News Leadership 3.0

February 09, 2009

Ideas that get in the way of saving journalism, Part 1

First, we need to stop flatly equating good journalism with newspapers as more journalistic players enter the field.

We’ve seen a flurry of talk of late about ways to pay for journalism. (See Romenesko just about any day last week for a long menu.)

This is an important and urgent discussion. Important because good journalism is so valuable to our society. And urgent because the newspaper newsrooms that create most of the original reporting are struggling, caught in a vise of a declining business model burning in an accelerant of debt.

Like all debates, this one is generating some good ideas and some highly dubious ones. Ideally, a discussion like this brings the public to the table (since journalism is for them) and fosters experimentation with new models (since the old ones aren’t working).  Unfortunately, I am seeing time wasted on false premises that are more reflective of wishful thinking than reality. I want to explore three of them this week.

Here’s the first one:

Only the newspaper industry can create good journalism. (Related: Only large organizations can deliver quality journalism. Related: Information on the Internet is not credible.)

This conflation of journalism with the news industry is central to a recent New York Times Op-Ed piece by two Yale financial experts who contend that the way to save newspapers is to endow them as non-profits.

The piece starts by quoting Thomas Jefferson about the importance of newspapers to democracy in 1787: “If Jefferson was right that a well-informed citizenry is the foundation of our democracy, then newspapers must be saved.” The article never pauses to address new ways in which citizens can receive and contribute vital information more than two hundred years hence, except to note to assert, that “the Internet has the potential to be, in the words of the chief executive of Google, Eric Schmidt, ‘a cesspool’ of false information.”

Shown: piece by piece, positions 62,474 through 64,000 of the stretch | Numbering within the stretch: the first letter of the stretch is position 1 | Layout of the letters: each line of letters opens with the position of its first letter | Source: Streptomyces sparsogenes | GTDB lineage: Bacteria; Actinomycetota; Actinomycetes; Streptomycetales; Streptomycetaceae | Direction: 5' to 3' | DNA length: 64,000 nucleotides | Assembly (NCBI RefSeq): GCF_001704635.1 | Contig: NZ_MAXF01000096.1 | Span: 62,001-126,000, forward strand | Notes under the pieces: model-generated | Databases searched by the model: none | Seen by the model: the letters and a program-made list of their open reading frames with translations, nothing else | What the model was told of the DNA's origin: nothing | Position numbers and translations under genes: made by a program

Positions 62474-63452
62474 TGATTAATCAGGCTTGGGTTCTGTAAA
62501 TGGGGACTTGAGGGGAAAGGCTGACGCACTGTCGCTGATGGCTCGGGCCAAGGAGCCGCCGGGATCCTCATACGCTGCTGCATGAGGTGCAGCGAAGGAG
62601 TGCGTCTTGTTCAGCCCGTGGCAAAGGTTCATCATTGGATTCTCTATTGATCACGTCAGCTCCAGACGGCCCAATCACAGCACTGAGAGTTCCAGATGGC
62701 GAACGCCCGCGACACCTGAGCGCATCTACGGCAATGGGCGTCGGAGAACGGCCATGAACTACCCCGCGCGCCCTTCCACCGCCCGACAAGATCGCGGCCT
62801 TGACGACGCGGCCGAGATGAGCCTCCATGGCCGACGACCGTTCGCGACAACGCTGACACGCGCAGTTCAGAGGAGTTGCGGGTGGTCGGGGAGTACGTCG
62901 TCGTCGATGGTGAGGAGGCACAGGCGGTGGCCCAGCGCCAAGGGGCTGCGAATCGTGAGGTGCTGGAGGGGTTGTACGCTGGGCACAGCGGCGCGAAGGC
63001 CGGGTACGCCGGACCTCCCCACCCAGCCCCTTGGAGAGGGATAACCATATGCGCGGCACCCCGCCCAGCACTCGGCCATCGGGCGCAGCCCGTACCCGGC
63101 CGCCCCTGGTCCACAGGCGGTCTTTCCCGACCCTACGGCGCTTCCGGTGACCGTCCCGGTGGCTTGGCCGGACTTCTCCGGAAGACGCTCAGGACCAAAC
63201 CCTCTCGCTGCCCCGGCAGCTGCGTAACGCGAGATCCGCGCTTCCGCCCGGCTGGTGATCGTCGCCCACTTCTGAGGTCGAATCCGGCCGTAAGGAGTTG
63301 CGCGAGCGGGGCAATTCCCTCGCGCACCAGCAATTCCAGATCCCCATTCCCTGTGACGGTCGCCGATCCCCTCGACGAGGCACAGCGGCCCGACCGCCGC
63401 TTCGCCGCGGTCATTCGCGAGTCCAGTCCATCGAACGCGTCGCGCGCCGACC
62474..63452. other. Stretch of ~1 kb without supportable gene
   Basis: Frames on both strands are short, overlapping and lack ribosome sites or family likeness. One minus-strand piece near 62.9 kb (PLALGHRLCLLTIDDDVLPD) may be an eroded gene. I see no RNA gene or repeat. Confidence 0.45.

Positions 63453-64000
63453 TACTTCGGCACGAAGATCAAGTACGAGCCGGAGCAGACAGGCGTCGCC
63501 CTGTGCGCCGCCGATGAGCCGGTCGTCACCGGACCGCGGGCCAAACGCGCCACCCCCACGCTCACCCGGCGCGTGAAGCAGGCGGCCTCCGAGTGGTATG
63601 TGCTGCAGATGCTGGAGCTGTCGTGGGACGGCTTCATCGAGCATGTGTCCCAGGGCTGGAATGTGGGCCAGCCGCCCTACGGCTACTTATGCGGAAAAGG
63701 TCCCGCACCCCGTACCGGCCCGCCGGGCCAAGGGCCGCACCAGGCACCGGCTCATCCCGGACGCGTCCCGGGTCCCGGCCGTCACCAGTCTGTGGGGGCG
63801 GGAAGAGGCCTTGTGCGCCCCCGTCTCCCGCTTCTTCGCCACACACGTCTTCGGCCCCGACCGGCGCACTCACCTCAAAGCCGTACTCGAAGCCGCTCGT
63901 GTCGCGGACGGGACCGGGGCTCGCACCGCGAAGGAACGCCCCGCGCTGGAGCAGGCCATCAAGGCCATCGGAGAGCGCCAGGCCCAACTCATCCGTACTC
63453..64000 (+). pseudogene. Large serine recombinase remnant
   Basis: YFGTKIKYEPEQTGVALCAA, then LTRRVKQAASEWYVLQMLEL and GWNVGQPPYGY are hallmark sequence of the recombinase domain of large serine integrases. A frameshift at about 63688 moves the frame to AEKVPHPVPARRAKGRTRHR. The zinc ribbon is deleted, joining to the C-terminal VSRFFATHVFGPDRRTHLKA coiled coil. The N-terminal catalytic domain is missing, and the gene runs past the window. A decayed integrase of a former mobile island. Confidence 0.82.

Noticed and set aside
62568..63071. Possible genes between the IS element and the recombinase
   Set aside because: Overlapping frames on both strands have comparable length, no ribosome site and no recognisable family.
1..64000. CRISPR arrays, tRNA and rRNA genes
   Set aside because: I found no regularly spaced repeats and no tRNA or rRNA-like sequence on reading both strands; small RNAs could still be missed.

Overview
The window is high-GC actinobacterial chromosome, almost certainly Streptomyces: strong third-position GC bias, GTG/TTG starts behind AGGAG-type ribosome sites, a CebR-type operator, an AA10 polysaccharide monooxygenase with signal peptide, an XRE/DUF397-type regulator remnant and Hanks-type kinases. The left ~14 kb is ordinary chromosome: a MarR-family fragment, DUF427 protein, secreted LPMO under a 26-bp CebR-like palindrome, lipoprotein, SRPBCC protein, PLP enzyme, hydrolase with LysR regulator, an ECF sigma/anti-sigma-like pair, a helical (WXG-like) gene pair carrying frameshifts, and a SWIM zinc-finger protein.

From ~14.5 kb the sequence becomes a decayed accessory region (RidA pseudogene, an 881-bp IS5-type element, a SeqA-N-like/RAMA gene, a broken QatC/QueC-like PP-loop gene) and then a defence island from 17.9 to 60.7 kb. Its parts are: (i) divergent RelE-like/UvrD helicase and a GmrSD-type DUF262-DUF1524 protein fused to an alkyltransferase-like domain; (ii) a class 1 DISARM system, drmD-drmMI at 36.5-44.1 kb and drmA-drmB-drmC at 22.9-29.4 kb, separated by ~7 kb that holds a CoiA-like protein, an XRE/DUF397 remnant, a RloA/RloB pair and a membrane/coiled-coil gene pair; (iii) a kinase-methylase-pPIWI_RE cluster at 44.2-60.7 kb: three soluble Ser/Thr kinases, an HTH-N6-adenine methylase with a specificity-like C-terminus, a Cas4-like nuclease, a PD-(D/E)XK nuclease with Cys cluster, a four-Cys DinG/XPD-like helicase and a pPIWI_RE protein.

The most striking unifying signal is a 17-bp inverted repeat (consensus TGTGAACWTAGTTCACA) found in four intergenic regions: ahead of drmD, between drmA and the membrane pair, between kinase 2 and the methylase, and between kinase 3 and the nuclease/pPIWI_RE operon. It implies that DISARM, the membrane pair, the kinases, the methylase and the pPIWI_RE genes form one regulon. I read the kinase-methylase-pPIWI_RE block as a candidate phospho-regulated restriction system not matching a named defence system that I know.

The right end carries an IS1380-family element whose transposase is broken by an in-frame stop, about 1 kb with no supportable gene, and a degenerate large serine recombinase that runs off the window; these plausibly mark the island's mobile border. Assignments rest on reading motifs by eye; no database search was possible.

There is a lot that is wrong in this article, and Dan Gillmor does a good job of probing its many flaws in “Endowing newspapers. What are we saving anyway?

Right now, the newspaper industry does produce the bulk of original reporting that we find in print and on the Internet. I think people appreciate that and feel a lot of sympathy for the struggles of newsrooms and the journalists who work in them.

But the superior performance of the Internet for a growing number of users and advertisers is transforming the journalism and the business model, and thought leaders in the industry itself recognize there is no going back.

As long as people believe that only the news industry equate newspapers-only with good journalism, the debate is heading down a blind alley. It might be possible to raise an endowment for a beloved newspaper in a few communities. But I don’t see a lot of monied people—much less taxpayers if that is proposed—willing to underwrite a product that is only one player, albeit an important one, in the field.

The future, I think, is a yet uninvented network of news sources that includes diminished newspaper companies that produce good journalism online but is not consistently dominated by them. Nonprofits play a role as do small, for-profit community start-ups and perhaps even micro-funding models.

This network produces a more diverse, chaotic and ultimately satisfying mix that enhances public knowledge and journalistic accountability. It values professional journalists who gather and present information and help make sense of the cacophony of voices that now form the news and information stream.

So “saving newspapers” is not “saving journalism.” But if journalism is saved, you can bet many newsrooms will be along for the ride.